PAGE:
"I was not even considered as a human being in this brutal society."
An Indian transgender couple got married in a traditional Bengali ceremony. It is a landmark wedding as it is believed to be the state’s first “rainbow wedding”.
The couple both underwent gender reassignment surgery.
Bride Tista Das, aged 38, and groom Dipan Chakravarthy, aged 40, were surrounded by their friends and family as they took part in rituals. They pledged their love for each other in Kolkata, West Bengal.
Tista said: “We are feeling awesome actually. We are out of the gender box and we love to be an exception and we think this is a strong bond between us.
“It’s a bond of love. It’s a bond of liberty also.
“And this is the solidarity of our souls.”
Tista explained that she has fought for a long time to “achieve her identity as a woman, as a human being”. She added:
“I was not even considered as a human being in this brutal society.”
Anurag Maitrayee, who is a friend of the couple and is also transgender, called the wedding ceremony a “beautiful, emotional union of two hearts and two souls”.
Anurag also said: “Despite all the oddities and all the atrocities, I have seen how Tista and her journey from a man into a woman and her relation, emotion, love with a person with a soul whose journey is from a woman to a man.”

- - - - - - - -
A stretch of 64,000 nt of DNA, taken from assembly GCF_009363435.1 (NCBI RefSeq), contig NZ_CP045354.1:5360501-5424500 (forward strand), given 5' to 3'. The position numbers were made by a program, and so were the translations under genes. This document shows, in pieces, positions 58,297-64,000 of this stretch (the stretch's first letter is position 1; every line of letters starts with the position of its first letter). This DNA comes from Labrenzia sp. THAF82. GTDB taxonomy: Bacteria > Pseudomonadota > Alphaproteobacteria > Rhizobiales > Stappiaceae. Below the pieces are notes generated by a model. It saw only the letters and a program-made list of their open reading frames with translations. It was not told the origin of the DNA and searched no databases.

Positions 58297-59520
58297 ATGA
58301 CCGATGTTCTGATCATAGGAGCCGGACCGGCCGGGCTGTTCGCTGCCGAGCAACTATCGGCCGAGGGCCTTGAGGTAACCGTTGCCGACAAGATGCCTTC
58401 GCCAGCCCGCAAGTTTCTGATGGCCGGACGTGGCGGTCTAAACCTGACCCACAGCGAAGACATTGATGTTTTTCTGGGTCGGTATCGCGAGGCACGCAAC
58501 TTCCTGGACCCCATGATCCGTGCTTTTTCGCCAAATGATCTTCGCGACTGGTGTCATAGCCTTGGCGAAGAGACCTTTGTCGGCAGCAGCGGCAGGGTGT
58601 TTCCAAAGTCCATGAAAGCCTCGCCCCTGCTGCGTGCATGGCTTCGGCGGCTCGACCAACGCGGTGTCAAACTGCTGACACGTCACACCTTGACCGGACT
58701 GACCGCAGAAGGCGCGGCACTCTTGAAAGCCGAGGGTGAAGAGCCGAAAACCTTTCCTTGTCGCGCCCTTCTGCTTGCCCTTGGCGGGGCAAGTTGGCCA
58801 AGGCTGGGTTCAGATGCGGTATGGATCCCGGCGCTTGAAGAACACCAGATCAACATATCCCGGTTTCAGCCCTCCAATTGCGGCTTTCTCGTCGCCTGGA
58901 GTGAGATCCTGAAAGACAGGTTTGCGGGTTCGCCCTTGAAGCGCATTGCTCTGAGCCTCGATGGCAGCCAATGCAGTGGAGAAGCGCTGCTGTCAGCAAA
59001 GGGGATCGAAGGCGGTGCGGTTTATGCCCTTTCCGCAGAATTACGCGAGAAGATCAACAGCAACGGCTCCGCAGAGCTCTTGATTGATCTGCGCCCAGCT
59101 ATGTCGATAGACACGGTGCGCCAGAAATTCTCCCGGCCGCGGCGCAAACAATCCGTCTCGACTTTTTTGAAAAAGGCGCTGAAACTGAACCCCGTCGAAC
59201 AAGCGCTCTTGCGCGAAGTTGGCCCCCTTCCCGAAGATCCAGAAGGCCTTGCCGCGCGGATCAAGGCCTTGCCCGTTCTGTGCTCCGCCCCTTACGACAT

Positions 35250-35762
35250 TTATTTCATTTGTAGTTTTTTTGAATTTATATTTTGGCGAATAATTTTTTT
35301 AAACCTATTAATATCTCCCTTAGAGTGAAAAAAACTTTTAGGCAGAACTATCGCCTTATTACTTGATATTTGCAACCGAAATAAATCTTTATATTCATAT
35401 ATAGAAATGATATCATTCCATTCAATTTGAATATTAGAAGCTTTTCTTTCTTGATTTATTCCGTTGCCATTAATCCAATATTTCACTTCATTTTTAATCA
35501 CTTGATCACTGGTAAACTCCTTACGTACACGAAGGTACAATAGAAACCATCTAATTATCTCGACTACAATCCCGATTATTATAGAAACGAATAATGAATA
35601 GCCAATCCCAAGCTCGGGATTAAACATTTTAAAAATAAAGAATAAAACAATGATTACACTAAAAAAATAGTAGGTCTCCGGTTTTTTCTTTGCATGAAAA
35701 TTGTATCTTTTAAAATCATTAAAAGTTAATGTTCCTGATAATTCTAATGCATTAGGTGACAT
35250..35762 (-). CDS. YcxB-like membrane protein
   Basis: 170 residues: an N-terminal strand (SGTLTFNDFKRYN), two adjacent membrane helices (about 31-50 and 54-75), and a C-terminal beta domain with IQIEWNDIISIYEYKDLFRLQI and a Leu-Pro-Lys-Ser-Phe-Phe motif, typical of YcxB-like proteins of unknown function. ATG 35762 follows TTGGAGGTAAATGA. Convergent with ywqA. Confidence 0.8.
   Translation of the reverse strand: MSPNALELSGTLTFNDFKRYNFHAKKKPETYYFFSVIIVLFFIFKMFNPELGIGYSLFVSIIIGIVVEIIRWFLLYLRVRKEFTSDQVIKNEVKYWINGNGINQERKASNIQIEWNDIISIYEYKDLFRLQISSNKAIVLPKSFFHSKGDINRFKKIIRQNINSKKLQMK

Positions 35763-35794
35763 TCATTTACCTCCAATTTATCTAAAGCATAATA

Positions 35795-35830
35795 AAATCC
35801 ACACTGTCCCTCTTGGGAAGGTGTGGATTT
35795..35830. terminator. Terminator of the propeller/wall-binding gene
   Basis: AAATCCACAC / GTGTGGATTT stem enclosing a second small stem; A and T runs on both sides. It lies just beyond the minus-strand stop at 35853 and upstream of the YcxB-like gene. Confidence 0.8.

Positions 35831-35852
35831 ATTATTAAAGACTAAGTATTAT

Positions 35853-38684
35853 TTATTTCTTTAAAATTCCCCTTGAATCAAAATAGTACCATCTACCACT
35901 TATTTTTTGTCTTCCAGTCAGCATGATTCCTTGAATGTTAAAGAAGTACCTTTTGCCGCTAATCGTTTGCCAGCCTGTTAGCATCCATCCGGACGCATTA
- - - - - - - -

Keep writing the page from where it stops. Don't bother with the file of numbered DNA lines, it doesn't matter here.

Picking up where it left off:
It is not known what the official population of transgender people in India is, but it is thought that there are around several million.
Transgender people are often excluded or live on the edge of Indian society. Many are forced into prostitution, begging or doing menial jobs.
Over the centuries, transgenders have taken on different roles in society, from royal courtesans to participants in birth ceremonies and other special occasions.
They have battled to protect their rights and to end discrimination against them.
In 2014, India’s Supreme Court recognised them as a third gender in what was a historic ruling.
India’s lower house passed a transgender bill to preserve the rights of transgender people in law. Currently, the bill is being discussed in the upper house.
However, the community, as well as human rights activists, raised concerns that the bill remains unclear over whether it allows transgender people to self-identify.
In July 2019, Human Rights Watch director for South Asia Meenakshi Ganguly said:
“The Transgender Persons Bill should be a remarkable achievement for a long-persecuted community.”
“But the current draft fails on the fundamental right to self-identify.
“It’s crucial that the law be in line with the Supreme Court’s historic ruling on transgender rights.”